A quick update on the status of the winter weather for Wednesday night into Thursday.
As mentioned, this storm’s track is less variable than many. What varies from model to model is the westward extent of the precipitation shield.
Tonight’s models have a wide range of QPF for the immediate Philadelphia area. The NAM suppresses the precipitation to the east, with a very low QPF. The GFS has more extension of the snow shield westward, with a QPF of 0.30. The experimental National Blend of Models has a QPF of 0.21.
Right now, I’m leaning towards the low levels of the NAM for PHL. That would mean about an inch of snow. The NAM is historically good when precipitation is suppressed.
(The GFS suggests 4-5 inches.). Still too soon to be sure. Stay tuned.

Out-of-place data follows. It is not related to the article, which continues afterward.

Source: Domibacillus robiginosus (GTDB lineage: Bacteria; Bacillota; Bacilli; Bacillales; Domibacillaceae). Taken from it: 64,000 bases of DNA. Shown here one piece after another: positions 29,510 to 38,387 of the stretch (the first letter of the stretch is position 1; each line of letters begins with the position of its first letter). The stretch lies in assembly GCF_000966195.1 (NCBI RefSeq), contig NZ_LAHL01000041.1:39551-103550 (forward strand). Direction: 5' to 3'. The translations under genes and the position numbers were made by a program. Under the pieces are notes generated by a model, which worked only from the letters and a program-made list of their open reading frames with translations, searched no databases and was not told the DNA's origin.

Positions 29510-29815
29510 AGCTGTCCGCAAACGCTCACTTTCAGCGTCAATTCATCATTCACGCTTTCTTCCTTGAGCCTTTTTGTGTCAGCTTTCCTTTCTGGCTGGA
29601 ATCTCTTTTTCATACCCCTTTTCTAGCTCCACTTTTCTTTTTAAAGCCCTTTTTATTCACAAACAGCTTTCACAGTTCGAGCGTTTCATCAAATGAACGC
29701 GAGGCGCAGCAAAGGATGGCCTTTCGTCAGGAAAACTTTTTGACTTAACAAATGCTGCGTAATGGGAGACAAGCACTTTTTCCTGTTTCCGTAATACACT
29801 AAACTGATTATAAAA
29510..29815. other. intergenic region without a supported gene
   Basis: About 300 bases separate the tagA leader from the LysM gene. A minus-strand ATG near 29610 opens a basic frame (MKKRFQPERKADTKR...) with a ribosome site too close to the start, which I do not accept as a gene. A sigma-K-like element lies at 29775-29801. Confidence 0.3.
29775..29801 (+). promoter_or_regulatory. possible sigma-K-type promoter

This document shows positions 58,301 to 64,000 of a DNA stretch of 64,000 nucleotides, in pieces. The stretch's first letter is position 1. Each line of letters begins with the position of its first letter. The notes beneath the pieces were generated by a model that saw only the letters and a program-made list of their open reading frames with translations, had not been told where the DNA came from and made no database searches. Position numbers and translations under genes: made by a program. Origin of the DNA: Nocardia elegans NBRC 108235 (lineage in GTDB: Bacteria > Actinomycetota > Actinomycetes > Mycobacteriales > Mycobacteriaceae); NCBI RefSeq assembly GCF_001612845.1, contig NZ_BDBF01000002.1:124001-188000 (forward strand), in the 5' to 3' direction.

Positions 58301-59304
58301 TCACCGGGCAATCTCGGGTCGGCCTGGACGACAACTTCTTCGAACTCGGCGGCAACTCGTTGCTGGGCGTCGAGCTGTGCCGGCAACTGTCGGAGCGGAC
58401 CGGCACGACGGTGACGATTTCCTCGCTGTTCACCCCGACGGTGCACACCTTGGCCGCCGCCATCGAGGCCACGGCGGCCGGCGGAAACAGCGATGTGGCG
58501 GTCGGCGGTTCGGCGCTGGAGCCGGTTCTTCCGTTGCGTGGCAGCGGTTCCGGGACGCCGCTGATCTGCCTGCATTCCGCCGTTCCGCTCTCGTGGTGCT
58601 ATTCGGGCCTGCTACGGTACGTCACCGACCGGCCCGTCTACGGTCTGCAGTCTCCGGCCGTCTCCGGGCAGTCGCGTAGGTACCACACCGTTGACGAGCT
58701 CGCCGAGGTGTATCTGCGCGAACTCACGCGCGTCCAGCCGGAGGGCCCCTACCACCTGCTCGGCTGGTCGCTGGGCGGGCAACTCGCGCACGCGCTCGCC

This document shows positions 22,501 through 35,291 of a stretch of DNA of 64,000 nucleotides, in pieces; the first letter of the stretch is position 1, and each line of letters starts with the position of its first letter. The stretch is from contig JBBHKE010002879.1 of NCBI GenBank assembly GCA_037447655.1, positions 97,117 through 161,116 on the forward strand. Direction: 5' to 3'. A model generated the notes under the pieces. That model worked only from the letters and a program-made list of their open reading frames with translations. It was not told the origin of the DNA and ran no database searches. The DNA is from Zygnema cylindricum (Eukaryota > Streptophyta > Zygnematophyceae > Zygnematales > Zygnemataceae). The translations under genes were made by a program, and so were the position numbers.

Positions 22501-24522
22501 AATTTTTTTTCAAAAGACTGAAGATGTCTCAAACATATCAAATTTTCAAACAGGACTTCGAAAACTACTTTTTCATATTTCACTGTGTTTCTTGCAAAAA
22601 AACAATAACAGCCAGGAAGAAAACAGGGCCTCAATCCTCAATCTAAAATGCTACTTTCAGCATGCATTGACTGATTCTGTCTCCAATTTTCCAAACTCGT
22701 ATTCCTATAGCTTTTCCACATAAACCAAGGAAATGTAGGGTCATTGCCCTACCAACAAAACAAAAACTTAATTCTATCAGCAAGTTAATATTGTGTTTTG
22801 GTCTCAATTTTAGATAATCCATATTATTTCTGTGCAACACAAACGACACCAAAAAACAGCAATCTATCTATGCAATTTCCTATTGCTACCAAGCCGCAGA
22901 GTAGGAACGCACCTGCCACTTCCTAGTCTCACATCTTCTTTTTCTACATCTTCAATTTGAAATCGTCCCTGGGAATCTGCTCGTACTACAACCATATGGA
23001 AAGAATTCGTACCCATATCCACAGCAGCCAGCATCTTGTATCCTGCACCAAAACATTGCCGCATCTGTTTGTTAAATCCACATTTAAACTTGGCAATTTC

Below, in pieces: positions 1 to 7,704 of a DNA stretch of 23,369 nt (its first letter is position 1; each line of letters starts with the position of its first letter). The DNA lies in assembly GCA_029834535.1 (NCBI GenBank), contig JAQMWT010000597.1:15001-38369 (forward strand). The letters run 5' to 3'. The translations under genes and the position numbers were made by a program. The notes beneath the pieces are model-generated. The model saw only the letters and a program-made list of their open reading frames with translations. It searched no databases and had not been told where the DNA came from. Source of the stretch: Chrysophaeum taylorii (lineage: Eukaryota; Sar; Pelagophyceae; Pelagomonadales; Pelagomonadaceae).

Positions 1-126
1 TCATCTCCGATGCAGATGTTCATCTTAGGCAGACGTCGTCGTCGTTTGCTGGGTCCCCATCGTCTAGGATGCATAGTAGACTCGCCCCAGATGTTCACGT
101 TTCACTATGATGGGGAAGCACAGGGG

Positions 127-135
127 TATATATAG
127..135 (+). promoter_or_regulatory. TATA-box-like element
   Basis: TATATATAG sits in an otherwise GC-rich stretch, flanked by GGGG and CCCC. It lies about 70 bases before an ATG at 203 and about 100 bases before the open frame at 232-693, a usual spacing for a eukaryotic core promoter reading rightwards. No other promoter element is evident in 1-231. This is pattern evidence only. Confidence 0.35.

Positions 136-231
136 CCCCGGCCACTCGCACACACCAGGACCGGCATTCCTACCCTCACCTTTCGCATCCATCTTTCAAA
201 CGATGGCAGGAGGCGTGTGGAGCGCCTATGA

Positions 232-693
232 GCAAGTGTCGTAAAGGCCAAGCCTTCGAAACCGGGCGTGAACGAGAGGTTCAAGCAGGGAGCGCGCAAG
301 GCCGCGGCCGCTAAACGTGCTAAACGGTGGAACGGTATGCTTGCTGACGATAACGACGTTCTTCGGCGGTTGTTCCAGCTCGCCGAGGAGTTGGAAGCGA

The latest models maintain an off-shore track of the storm Wednesday night into Thursday. A slight westward trend that existed a few days ago has become almost imperceptible.
With the track of the storm remaining mostly unchanged, the difference in the forecast depends on the size of the precipitation shield around the storm with the some models having a large enough shield of precipitation to affect south Jersey and somewhat reaching PHL and its immediate suburbs. Other models, notably the NAM, have kept the precipitation shunted to our east.
The new experimental National Blend of Models maintains a 52% chance of snow with an accumulation of about 1.5 inches in PHL, more south and east in NJ. Some of the other new statistical models also show a near 50% chance with overall amounts in the 1-2 inch range.
So right now, a minor storm for PHL, somewhat greater for Atlantic City and Cape May and northern New England. Things have a way of changing, but right now, the actual track, off-shore, is unusually consistent and doesn’t show the variability of past coastal storms. Stay tuned.